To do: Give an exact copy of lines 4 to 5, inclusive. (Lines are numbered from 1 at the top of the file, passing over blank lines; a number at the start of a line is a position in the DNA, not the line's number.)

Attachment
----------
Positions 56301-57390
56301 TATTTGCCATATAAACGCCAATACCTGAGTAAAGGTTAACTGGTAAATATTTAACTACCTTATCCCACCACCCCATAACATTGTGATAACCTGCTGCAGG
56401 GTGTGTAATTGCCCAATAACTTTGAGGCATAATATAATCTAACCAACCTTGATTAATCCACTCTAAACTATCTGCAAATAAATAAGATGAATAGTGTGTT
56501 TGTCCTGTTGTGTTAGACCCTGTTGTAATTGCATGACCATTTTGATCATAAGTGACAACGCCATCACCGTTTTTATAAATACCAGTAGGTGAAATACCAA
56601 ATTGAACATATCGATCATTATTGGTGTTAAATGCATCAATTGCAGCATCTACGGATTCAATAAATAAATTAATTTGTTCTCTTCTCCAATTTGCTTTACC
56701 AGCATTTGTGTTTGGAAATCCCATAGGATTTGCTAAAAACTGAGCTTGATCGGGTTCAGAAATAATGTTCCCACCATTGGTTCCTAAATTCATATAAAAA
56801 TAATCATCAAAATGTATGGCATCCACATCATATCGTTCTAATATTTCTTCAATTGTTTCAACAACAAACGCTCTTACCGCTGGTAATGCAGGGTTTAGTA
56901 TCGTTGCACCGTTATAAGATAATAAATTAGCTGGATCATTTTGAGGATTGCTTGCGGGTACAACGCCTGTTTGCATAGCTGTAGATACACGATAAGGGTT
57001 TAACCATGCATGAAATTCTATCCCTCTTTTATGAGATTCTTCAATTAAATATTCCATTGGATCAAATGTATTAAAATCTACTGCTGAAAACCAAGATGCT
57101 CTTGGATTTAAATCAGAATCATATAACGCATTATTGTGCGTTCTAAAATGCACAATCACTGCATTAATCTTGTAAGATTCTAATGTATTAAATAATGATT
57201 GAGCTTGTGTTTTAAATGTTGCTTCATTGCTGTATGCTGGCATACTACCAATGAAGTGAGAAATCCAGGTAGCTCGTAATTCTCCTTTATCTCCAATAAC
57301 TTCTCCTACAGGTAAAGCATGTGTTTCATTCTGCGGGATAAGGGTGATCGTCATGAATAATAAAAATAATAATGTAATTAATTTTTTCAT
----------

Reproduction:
56501 TGTCCTGTTGTGTTAGACCCTGTTGTAATTGCATGACCATTTTGATCATAAGTGACAACGCCATCACCGTTTTTATAAATACCAGTAGGTGAAATACCAA
56601 ATTGAACATATCGATCATTATTGGTGTTAAATGCATCAATTGCAGCATCTACGGATTCAATAAATAAATTAATTTGTTCTCTTCTCCAATTTGCTTTACC